Shade does more than protect children's skin. A growing number of advocates say it also may help kids stay more active.
At a time when one-third of children are obese or overweight, a movement is growing to provide more shade at playgrounds, parks and pools, both to reduce future cancer risk and promote exercise, says Richard Louv, co-founder of the Children & Nature Network, a non-profit that encourages kids to get outside.
"It's right under the surface, but the momentum has been increasing," says Colleen Doyle of the American Cancer Society. "To really boost a movement like this, it's going to take parents speaking up."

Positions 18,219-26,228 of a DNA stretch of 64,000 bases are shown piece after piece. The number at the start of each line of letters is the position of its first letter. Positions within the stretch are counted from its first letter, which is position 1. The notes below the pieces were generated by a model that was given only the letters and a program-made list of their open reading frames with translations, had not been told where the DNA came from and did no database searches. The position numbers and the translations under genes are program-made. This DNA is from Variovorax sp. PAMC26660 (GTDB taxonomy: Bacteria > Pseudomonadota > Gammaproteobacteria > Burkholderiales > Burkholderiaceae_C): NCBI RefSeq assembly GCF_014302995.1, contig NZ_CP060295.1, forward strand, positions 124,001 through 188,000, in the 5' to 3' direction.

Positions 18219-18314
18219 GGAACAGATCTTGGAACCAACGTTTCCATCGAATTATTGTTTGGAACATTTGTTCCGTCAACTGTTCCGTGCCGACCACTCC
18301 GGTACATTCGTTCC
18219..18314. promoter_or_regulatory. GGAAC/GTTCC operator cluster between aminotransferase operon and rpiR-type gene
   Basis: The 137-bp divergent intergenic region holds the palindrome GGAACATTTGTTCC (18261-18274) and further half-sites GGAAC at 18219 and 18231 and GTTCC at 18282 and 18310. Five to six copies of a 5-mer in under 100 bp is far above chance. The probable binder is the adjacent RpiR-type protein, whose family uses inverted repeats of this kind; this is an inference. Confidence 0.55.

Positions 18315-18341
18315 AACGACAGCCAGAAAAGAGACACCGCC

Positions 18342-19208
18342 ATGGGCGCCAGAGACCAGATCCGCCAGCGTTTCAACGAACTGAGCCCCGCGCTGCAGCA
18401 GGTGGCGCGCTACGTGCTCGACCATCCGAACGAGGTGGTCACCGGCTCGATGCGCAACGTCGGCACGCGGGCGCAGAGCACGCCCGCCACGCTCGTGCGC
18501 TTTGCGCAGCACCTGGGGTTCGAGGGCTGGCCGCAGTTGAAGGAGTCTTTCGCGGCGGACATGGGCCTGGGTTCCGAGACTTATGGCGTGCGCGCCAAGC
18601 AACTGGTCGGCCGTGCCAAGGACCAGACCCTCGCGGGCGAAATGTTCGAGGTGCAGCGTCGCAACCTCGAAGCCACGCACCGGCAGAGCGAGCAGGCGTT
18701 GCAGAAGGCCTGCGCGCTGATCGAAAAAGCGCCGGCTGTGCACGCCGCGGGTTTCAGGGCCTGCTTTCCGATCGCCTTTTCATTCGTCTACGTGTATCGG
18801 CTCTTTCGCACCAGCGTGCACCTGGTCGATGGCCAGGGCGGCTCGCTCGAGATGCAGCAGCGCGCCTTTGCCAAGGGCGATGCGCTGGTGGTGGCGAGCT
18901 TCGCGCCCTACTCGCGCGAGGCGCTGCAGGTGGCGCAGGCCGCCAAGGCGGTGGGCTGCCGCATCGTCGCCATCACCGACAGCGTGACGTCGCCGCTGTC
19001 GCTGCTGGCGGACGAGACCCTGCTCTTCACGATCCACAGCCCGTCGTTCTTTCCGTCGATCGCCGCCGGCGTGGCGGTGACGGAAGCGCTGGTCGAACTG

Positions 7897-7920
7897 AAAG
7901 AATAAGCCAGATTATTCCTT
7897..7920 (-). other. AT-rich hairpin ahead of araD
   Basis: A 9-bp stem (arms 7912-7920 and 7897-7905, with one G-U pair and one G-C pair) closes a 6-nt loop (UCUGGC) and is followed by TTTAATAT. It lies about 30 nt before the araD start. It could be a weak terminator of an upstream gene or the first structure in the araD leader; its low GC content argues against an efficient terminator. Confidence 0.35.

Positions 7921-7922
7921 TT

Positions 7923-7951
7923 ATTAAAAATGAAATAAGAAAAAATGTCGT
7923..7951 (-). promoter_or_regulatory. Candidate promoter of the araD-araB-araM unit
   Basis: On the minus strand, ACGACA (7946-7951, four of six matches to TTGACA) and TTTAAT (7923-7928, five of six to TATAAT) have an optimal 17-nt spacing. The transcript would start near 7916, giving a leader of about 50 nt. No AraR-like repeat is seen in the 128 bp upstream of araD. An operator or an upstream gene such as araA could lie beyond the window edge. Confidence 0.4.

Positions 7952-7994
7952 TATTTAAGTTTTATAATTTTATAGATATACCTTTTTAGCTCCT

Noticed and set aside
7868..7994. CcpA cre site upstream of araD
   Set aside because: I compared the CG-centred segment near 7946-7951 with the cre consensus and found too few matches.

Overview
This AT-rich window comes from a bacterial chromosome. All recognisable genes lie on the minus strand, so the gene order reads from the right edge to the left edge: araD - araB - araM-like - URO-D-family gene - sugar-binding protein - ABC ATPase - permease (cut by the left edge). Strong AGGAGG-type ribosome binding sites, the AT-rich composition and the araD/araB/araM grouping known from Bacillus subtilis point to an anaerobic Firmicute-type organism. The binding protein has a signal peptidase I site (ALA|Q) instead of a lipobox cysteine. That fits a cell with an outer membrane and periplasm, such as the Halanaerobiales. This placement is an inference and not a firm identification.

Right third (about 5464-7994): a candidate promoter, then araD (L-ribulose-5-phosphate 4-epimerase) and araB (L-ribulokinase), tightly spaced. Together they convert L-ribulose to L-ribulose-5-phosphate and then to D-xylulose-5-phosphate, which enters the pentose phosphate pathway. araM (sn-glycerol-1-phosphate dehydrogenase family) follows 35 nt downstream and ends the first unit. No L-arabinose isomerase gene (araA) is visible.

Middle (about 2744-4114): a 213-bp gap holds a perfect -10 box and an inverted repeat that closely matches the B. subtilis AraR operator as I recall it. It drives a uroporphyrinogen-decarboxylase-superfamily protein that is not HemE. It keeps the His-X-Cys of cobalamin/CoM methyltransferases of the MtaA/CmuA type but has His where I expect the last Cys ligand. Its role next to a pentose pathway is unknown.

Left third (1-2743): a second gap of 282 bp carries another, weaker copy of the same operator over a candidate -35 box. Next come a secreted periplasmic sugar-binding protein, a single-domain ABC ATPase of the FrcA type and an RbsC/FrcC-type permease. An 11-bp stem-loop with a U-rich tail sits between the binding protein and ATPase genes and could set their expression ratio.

Across the USA, communities are working to make school play areas greener, with more trees, shrubs and natural shade, Louv says.
In Northern California, a grass-roots group called Canopy is planting 1,000 trees over the next four years at inner-city schools in East Palo Alto, says development director Elliott Wright. He was able to enlist corporate giants such as Microsoft, Yahoo and REI to donate money and labor for a project in which volunteers planted 200 trees at schools.
"You go to a playground where there is no shade, and you just can't be out there on a hot day," says Sid Espinosa, director of citizenship at Microsoft and mayor of Palo Alto. "It's not good for your health."
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